Ode to Patrick Swayze

Tishani Doshi

At fourteen I wanted to devour you,
the twang, the strut, the perfect proletarian
butt in the black pants of you. I wanted a man
like you to sashay into town and teach me
how to be an aeroplane in water. I didn't want
to be a baby. I wanted to be your baby.
I wanted revenge. I wanted to sue my breasts
for not living up to potential. I wanted Jennifer Grey
to meet with an unfortunate end and not have a love affair
with a ghost. At fourteen, I believed you'd given birth
to the word preternatural, and when Mother came
home one day, waving her walking shoe, saying,
I lost my soul in the Theosophical Society,
I wanted to dance as recklessly as the underside
of that shoe. I wanted to be a pebble in the soft
heel of you. To horse-whisper and live on a ranch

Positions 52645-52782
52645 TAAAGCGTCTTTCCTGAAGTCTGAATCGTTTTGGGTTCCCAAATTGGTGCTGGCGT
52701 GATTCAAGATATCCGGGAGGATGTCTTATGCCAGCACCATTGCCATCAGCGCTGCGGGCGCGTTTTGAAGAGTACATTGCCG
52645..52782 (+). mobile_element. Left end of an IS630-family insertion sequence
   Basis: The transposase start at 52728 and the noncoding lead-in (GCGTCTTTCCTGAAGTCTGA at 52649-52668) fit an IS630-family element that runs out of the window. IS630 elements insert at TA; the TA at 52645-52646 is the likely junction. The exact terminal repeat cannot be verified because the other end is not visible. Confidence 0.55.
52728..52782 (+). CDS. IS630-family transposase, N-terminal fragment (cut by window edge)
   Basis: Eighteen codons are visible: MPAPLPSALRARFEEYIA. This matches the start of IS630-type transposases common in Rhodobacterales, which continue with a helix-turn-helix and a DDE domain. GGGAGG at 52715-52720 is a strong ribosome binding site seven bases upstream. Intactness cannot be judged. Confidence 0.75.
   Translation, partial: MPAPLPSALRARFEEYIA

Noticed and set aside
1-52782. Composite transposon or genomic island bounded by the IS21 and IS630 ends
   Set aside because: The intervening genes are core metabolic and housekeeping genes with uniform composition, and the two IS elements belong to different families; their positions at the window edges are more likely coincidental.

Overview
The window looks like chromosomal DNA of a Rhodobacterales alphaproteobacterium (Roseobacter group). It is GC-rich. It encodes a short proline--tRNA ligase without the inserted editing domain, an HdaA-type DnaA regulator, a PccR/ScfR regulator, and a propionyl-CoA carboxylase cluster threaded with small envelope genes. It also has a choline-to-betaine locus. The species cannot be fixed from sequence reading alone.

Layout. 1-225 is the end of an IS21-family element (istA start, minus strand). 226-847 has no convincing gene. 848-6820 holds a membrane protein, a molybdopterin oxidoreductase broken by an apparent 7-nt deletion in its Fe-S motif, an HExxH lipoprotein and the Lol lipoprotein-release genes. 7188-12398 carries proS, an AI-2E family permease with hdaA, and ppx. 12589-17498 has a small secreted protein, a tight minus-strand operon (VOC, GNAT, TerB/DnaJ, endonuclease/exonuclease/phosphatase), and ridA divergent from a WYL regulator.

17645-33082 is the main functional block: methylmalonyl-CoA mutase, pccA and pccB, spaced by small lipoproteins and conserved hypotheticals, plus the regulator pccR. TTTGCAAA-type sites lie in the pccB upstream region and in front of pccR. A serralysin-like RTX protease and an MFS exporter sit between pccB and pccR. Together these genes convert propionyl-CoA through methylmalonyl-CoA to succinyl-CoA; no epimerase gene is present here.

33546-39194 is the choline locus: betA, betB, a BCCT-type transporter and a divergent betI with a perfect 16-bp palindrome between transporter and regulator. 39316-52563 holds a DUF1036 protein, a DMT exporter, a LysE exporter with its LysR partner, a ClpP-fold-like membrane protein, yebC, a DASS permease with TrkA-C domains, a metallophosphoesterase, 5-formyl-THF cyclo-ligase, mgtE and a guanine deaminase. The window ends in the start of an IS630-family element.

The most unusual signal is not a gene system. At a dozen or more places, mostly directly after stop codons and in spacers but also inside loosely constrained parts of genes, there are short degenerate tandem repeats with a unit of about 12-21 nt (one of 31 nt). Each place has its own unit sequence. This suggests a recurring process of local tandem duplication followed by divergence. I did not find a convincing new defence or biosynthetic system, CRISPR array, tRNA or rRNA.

in Texas and love my blonde wife forever and have
creases around my eyes and experience at least one
goddamn summer where I could be like the wind—
sexy and untrammelled and dirty. And it was only
after I found my own Johnny (and got rid of him),
only yesterday, when I rescued a northern shoveler
from crows on the beach, his broken wing
squished against the crockery of my ribs,
only after setting him down at the edge
of a canal, where he sank in to the long patient
task of dying, that I realized what I'd wanted
most was to be held by someone determined
to save me, someone against whom I could press
my unflourishing chest, who'd offer me
not just the time of my life, but who'd tear
out reams of his yellowing pancreas,
and say, Here, baby, eat.

2017, Girls Are Coming out of the Woods

Last updated July 20, 2021